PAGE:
March 29, 2010
It’s Always About Ann, Isn’t It?
Ann Coulter promotes Ann Coulter, but that doesn’t excuse trempling free expression
In its search for tribunal members to judge acceptable speech, the Alberta Human Rights Commission recently posted an ad listing desirable attributes in would–be applicants. “A solid knowledge of human rights principles” and “superior analytical” were at the top of the list.
In fact, a solid knowledge of civil rights—say, how Wilfrid Laurier plumped for freedom as a guiding principle in public affairs in an 1894 campaign stop in Winnipeg—is unlikely to help potential Tribunal adjudicators. Such awareness of first principles, if taken seriously, would likely get someone blacklisted.
As for analytical skill, anyone with that quality who isn’t a Sophist would rip apart much of the faulty illogic that emanates from the Alberta Human Rights Commission and their cohorts across Canada.
But the human rights bureaucracies are hardly alone. The recent shutdown of Ann Coulter’s planned speech at the University of Ottawa provided a demonstration of how passion and pride too easily trump reason.
Yes, I know—Coulter’s sponsors, not the university, cancelled the Ottawa speech. But organizers did so after police advised them Coulter’s safety could not be guaranteed, and that it would “physically dangerous” for the event to proceed.
Ironically, the Ottawa thugs demonstrated where the only limit on freedom of expression should be: when speech combines with the explicit threat of violence.
In his 1859 work On Liberty, John Stuart Mill argued “no one pretends that actions should be as free as opinions.” And Mill gave a clear, useful example: “An opinion that corn-dealers are the starvers of the poor ought to be unmolested when simply circulated through the press, but may justly incur punishment when delivered orally to an excited mob assembled before the house of a corn-dealer.”
If Coulter was to deliver incendiary remarks in front of a mosque with one thousand people behind her, she could rightly be accused of an incitement to violence. But she didn’t. Instead, the verbal fuel combined with the threat of violence—as noted by the police—came from some of the protesters. It was they who were a danger, not the polemicist about to appear on stage.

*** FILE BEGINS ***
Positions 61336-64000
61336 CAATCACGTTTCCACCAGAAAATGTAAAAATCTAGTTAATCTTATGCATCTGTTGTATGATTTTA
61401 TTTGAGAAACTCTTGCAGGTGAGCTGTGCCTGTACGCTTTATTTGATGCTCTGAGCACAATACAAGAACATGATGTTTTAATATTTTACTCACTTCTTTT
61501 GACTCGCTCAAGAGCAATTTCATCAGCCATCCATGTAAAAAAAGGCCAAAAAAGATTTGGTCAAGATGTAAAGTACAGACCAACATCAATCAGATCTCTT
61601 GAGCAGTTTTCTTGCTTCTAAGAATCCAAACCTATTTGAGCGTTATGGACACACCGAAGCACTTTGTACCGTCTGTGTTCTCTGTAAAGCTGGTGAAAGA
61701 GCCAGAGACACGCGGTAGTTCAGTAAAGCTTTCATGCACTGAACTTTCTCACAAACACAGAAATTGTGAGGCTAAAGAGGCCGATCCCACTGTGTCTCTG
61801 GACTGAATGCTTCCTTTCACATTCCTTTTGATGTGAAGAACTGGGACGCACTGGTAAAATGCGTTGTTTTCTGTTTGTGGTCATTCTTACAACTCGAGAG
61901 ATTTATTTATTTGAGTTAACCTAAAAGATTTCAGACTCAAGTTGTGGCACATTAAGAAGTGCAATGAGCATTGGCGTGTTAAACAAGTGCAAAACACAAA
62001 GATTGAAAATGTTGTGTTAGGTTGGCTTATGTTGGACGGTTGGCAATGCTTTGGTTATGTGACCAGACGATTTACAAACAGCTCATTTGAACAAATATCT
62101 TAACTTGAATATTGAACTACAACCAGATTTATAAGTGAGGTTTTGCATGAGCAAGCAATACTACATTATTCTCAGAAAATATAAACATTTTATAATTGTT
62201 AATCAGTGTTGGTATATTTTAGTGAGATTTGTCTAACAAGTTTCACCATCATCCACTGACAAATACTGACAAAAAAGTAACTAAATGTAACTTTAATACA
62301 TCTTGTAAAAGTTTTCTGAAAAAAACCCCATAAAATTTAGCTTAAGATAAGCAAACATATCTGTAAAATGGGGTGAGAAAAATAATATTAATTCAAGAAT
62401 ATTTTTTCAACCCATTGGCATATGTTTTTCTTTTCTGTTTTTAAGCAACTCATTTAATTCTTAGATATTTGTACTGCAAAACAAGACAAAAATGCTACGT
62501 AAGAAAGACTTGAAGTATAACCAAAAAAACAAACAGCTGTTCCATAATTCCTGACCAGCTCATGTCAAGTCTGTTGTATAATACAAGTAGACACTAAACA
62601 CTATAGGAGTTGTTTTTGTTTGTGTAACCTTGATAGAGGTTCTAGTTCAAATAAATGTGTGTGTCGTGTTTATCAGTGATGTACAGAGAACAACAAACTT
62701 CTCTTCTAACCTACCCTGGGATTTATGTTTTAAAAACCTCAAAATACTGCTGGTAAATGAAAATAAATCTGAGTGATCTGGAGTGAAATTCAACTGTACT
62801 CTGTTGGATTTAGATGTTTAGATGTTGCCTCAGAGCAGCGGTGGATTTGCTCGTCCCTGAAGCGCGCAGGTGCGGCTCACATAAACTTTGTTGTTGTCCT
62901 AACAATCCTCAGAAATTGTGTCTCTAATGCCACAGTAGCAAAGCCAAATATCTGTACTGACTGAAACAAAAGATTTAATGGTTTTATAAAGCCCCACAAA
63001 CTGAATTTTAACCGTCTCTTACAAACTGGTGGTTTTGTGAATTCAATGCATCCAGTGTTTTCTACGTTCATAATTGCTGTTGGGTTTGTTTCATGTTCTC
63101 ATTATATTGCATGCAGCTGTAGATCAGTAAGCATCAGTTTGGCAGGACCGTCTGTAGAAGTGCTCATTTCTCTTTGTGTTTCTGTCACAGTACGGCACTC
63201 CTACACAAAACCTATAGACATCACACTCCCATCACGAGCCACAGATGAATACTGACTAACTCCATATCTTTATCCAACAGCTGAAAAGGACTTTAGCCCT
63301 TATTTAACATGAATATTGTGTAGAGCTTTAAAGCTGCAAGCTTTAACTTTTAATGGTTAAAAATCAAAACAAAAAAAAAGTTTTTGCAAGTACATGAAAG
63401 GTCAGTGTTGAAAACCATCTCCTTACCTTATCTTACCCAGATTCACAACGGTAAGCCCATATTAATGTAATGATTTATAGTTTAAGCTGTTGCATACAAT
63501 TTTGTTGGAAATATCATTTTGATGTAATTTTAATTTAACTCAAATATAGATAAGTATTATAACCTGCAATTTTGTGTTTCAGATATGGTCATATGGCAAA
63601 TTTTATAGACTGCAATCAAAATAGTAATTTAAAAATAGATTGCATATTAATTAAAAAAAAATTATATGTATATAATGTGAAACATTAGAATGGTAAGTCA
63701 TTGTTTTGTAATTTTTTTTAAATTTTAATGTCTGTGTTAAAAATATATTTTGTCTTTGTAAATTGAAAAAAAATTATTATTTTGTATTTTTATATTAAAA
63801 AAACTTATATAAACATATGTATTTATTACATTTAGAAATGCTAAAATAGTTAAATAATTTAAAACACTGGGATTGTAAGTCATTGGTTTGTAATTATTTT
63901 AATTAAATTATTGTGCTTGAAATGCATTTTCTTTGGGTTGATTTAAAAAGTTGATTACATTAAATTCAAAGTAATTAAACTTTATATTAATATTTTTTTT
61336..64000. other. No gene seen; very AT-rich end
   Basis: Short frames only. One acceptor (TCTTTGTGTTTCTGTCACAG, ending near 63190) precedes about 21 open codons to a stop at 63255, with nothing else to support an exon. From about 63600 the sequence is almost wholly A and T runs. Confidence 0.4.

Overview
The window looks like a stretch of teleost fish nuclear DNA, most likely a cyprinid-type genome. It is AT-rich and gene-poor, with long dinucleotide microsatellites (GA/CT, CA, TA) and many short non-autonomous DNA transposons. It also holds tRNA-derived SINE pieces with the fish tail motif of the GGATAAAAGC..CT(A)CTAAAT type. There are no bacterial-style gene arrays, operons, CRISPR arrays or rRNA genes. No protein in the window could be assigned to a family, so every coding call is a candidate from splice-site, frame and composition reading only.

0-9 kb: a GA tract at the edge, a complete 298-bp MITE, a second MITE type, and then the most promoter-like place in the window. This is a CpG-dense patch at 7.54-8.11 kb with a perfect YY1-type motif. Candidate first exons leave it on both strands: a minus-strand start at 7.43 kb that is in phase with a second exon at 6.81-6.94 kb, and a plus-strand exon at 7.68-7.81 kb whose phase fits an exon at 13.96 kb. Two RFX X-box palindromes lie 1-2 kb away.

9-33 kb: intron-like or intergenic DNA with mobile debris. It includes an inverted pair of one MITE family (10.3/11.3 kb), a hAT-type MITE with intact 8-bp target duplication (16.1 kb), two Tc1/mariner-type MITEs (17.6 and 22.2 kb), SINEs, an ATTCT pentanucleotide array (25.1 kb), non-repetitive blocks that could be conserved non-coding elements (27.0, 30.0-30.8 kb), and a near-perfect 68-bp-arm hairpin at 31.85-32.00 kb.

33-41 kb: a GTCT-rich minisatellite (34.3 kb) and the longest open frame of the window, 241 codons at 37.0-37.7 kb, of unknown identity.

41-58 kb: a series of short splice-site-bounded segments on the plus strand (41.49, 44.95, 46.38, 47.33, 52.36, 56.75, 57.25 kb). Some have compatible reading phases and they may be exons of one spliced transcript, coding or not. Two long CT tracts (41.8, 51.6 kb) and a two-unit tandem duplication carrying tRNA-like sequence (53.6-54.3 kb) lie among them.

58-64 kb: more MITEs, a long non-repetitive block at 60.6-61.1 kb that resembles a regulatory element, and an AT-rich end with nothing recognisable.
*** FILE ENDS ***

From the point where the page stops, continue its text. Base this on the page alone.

My impression of Coulter is that of someone who too often engages in hyperbole. She also uses insults gratuitously instead of imitating Winston Churchill and using them sparingly. (It would be hypocritical of me to say all insults are beyond the pale—I just castigated the human rights bureaucracy earlier in this column.)
Problematically though for anyone who wants to wade into thorny issues, by constantly making herself the issue, Coulter steals attention from the topic at hand.
So, for example, I doubt many people knew Coulter’s original talk in London, where she sarcastically advised a constantly interrupting student to travel by flying carpet, and then by camel, was supposed to be about security profiling at airports. But instead of a thoughtful talk about the pros and cons of profiling, Coulter’s over-the-top insults and rhetoric put the focus squarely on her. That’s probably what she wanted. It’s good for book sales, but lousy for any thoughtful deliberation on a contentious topic.
Still, the point of free expression is to have an open mind even towards those—especially those— with whom we disagree. Maybe they’ll point out some hypocrisy we hadn’t considered, or bring up a matter that will change our mind.
Those who want to shut others up, or cutely “advise” controversial speakers to watch their words as the University of Ottawa provost did, display an obvious lack of modesty about their own intellectual limits. They fail to recognize we’re all a speck in a grand human drama over the millennia. They assume that after dragging ourselves up out of primordial muck over the ages, that in 2010, we’ve evolved into perfect creatures with perfect wisdom. And apparently no one need intrude on our fantasy with contrary opinions.
That’s hubris on a grand scale. A little modesty and sense requires us to forswear persecuting people for opinions—just in case the persecutor happens to be wrong and the persecuted right. It has happened before. See Socrates, Christ, Luther, Copernicus, abolitionists, suffragettes, Alexander Solzhenitsyn, Martin Luther King, or any number of historical figures who skewed the political or religious establishments of their day. Instead, the various shut-Ann-up protestors, and especially the University of Ottawa, betrayed the very mission of a university— to be a centre of free inquiry.
Mark Milke, Director of Research
also lectures in Political Science at the University of Calgary where he received his doctorate. He is the author of three books on Canadian politics, including the 2006 A Nation of Serfs? How Canada’s Political Culture Corrupts Canadian Values from John Wiley & Sons. He is a former director (first in Alberta and then British Columbia) with the Canadian Taxpayers Federation 1997-2002. Since 2002, among other work, Mark has written policy papers on British Columbia’s treaty process, the Canada Pension Plan, Alberta’s Heritage Fund, automobile insurance, corporate welfare and the flat tax. He is writing a book on the effects of anti-Americanism on deliberative democracy in Canada and is a Sunday columnist for the Calgary Herald. In addition, his columns on politics, hiking, nature and architecture have been published across Canada including in the National Post, Globe and Mail, Reader’s Digest, The Western Standard, Vancouver Sun, and Victoria Times Colonist and the Washington DC magazine on politics, The Weekly Standard.